Throughout his speech, he claimed that when the Founding Fathers established the Constitution and sent it out for ratification, they enshrined within it the right to change the government peacefully through the ballot box, but they did not proved a right to walk away from it. They did this “in order to form a more perfect Union,” in which all states would be investing in the success and well being of the nation as a whole, through the hard and frustrating but necessary work of self-government.

The prospect itself of secession would potentially make the operation of a free government impossible, because the government, and the nation at large, would be held hostage to the demands of a bitter, determined minority. Think of it this way: if a minority could secede every time it disapproved of the outcome of the vote of the majority, the result would be a swift descent into anarchy. There would still be checks on the power of the majority, but secession would not be one of them. To give the minority a permanent veto over the majority, such as the prospect of secession, would be negating self-government completely. And although the founders established a perpetual Union, they also provided for a government that would be of the people, by the people, and for the people – for all the people. Participation in, and engagement with the government, not withdrawal from it (such as secession) is the cornerstone of American Democracy.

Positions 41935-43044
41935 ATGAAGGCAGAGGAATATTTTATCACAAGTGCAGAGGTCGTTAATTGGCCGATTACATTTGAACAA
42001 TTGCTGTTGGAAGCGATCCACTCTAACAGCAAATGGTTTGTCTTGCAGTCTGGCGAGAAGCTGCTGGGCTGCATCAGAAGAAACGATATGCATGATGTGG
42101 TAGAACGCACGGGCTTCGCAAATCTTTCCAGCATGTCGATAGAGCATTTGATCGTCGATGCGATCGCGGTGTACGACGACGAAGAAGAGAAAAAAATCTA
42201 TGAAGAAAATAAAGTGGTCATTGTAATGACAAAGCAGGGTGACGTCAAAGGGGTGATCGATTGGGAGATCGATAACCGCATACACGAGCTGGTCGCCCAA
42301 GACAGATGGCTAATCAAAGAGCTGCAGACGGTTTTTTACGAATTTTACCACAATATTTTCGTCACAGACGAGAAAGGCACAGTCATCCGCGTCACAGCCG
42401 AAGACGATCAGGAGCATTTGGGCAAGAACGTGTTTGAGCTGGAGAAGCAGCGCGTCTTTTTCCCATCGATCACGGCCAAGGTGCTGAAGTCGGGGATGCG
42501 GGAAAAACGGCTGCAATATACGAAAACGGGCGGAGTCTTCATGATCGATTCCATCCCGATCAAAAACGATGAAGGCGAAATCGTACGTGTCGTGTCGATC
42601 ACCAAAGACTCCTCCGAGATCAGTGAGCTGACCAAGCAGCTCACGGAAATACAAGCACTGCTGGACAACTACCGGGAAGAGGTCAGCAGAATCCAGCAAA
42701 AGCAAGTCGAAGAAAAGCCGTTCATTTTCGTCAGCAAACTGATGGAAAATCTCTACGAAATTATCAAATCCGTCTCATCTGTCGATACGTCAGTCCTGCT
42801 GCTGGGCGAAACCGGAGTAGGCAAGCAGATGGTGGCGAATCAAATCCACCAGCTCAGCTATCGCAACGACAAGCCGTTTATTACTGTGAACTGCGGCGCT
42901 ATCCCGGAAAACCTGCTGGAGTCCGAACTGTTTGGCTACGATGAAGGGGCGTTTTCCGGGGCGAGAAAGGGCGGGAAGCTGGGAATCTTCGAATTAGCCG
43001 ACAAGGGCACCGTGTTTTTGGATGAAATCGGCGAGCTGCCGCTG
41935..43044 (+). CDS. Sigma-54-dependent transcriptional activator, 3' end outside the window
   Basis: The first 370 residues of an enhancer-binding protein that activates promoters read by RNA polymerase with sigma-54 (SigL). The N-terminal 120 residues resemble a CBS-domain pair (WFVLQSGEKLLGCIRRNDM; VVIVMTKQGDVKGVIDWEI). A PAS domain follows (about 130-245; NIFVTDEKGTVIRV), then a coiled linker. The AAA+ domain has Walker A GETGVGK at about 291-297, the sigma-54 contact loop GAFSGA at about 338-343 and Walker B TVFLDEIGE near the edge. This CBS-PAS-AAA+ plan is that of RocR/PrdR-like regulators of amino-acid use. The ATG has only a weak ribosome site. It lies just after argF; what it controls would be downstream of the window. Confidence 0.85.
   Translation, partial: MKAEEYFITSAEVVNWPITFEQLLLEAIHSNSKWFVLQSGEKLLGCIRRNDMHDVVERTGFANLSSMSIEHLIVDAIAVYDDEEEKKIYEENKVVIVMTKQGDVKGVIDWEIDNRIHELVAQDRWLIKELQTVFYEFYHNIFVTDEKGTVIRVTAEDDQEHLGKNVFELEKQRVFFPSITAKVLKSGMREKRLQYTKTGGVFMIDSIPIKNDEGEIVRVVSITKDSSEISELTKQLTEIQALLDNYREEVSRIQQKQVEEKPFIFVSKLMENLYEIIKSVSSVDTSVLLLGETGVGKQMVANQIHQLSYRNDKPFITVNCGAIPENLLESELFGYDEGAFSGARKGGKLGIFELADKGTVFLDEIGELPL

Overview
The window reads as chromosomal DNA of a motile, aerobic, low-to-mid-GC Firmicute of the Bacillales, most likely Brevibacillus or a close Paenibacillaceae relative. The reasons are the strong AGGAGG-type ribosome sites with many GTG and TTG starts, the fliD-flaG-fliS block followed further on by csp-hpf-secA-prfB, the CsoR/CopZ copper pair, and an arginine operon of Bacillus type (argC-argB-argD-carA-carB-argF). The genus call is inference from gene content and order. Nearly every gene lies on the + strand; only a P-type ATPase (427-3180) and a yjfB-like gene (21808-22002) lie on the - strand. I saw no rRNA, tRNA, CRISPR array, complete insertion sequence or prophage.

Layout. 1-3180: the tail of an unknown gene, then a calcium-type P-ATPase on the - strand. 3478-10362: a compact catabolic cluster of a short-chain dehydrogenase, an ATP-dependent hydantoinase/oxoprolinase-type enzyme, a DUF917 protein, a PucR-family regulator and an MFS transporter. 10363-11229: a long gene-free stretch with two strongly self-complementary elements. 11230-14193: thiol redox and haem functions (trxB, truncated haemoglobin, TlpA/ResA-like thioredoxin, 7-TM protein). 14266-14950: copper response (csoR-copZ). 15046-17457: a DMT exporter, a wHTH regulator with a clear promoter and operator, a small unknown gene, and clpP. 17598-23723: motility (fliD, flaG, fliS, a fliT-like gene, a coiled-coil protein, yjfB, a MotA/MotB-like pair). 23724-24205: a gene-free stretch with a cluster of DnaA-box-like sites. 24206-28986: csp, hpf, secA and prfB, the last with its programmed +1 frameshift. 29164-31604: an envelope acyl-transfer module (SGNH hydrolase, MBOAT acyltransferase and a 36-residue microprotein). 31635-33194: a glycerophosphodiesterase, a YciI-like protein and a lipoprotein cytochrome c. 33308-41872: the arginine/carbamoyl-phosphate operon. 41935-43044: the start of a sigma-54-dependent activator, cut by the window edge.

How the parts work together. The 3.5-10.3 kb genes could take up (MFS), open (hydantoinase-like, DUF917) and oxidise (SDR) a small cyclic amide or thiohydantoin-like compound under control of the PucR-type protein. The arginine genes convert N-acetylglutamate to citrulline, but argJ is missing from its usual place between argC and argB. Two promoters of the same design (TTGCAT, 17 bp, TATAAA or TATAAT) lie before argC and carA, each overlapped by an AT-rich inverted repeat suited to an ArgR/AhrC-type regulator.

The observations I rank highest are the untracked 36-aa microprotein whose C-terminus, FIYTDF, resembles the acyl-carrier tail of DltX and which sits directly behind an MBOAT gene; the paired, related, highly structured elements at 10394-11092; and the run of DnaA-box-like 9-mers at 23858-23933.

If states wanted to ensure whatever rights they had left after they ratified the Constitution and joined the Union were respected, they could look no further than the Constitution itself – Federalism and the 10th Amendment. The 10th Amendment itself states “The powers not delegated to the United States by the Constitution, nor prohibited by it to the States, are reserved to the States respectively, or to the people.” Here, Lincoln claimed, was all the protection those states needed, and thus, why they needed to stay in the Union, because even if Lincoln wanted to do something about slavery in those states, he couldn’t because of the 10th Amendment. Other obstacles, such as laws and U.S. Supreme Court Precedent (think Dred Scott) also stood in his way. Besides, the Ballot Box always stood at the ready for Southerners to make their voice heard. Secession, in essence, was unneeded.

The South major’s arguments to secede from the Union were the pretext of State’s Rights, and earlier movements in American History that although didn’t directly point to secession, that ultimately went in that direction. Coupled together, the South believed that they had a compelling argument for Secession. First and foremost was their belief in that they simply following in footsteps of those who fought in the American Revolution – they were breaking away from a government that they deemed to be oppressive and unresponsive to their needs. They pointed to the Declaration of Independence, which stated...